9. John G. Calipari
A decade before taking the Purdue job, Calipari became the coach of that team that, in 1967, became the first in NCAA history to win its tournament games by an average of 46 points. After his coaching career, he worked as a referee. He is an NBA official today.
8. Bernie Bickerstaff
Though he never won an NBA title, Bickerstaff coached teams that made the final in 10 of his 14 seasons (from 1988 to 2002) and in five of six seasons from 1994 to 2002. And during those latter years, he served as an assistant coach under Phil Jackson, though to criticize Bickerstaff for knowing Jackson well is wrong.
7. Earl Monroe
A three-time NBA all-star, Monroe also won five NCAA titles and was a four-time All-American. He also served two stints as an assistant coach, notably under Red Auerbach.
6. Auerbach Red
Auerbach coached the Boston Celtics to their first six NBA titles, but he also coached for two of them. He died on this day last year.
5. Clyde Drexler
Drexler was a two-time Olympic gold medalist and NBA all-star and was arguably the second-best player in American history. He played for the Portland Trail Blazers for 14 seasons and led them to four NBA titles, winning NBA MVP twice.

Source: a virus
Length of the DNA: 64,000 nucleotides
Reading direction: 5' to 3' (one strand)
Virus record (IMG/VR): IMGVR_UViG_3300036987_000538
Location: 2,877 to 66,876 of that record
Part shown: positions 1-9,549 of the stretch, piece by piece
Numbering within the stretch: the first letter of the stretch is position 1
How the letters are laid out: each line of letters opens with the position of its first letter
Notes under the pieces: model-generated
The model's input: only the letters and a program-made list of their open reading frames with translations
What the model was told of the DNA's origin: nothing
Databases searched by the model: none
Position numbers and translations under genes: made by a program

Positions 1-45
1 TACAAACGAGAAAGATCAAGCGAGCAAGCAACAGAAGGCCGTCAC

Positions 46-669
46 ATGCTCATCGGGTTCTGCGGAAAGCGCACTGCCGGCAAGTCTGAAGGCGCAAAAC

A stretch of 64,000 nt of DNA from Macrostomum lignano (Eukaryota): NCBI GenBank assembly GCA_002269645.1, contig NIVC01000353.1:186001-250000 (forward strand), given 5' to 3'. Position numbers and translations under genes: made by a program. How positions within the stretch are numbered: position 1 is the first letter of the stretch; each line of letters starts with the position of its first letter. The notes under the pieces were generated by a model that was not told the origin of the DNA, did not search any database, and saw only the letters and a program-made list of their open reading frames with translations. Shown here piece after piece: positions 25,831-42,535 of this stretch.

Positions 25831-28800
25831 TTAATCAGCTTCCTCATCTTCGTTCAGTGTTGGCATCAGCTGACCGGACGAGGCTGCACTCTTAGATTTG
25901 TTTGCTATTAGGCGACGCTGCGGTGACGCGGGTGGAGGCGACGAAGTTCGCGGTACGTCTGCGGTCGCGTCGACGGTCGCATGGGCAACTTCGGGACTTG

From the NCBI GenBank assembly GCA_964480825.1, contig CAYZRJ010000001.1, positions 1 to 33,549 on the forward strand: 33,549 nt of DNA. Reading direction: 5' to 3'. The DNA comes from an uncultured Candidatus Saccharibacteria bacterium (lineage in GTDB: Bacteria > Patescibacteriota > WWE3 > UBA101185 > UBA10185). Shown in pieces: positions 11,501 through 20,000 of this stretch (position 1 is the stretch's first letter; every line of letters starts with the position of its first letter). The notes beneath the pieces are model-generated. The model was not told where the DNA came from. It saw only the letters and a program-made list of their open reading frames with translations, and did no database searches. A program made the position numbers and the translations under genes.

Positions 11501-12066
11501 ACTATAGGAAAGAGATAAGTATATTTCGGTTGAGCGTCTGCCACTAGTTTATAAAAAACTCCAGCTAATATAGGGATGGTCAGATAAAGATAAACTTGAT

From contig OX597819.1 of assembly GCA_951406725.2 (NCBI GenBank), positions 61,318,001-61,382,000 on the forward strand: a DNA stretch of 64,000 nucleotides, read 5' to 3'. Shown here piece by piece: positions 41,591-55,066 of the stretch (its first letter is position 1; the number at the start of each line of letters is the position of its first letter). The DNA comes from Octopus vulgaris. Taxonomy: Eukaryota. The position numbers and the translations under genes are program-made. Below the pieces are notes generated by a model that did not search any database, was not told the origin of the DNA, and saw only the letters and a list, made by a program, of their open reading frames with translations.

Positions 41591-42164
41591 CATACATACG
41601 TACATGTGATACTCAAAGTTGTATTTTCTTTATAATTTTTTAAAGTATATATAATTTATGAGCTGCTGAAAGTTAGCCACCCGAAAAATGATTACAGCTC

4. Del Harris
Houston has played 19,007 games since 1947, the longest active streak in the NBA, and Harris played in 5,315 of them.
3. Reggie Miller
Like Drexler, Miller is the second-most prolific three-point shooter in NBA history. In his 15 seasons, he made 711 of 1,482 shots from three-point range.
2. Magic Johnson
The greatest player in NBA history, Johnson won the Most Valuable Player award three times, three titles, and is the only player to win an MVP trophy as a rookie, a rookie of the year award, an MVP award, and a championship.
1. Isiah Thomas
During his 17 seasons with the Detroit Pistons, Thomas won two titles and MVP trophies in one of those seasons.